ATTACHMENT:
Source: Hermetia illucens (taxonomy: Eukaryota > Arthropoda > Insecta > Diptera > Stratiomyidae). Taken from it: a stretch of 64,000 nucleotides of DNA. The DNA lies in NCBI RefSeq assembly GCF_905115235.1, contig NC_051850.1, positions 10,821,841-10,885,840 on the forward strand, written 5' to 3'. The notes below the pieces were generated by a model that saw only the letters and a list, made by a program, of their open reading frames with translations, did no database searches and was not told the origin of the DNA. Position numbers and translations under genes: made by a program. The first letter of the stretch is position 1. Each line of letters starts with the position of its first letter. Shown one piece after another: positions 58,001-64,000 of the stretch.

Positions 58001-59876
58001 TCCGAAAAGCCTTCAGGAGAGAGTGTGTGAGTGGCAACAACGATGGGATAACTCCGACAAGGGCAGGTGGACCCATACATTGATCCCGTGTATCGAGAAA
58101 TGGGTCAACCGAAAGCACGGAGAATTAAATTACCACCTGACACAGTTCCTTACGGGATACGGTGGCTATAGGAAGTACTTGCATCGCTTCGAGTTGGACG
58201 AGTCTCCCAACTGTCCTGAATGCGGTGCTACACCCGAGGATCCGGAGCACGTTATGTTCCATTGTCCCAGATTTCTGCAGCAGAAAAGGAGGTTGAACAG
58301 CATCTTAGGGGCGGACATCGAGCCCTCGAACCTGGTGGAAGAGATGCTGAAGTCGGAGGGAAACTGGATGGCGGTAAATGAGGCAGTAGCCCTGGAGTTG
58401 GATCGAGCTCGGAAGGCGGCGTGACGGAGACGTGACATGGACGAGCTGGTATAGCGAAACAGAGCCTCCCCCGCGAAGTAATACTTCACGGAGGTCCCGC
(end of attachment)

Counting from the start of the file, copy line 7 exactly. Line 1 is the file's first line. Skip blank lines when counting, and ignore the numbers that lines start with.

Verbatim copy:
58401 GATCGAGCTCGGAAGGCGGCGTGACGGAGACGTGACATGGACGAGCTGGTATAGCGAAACAGAGCCTCCCCCGCGAAGTAATACTTCACGGAGGTCCCGC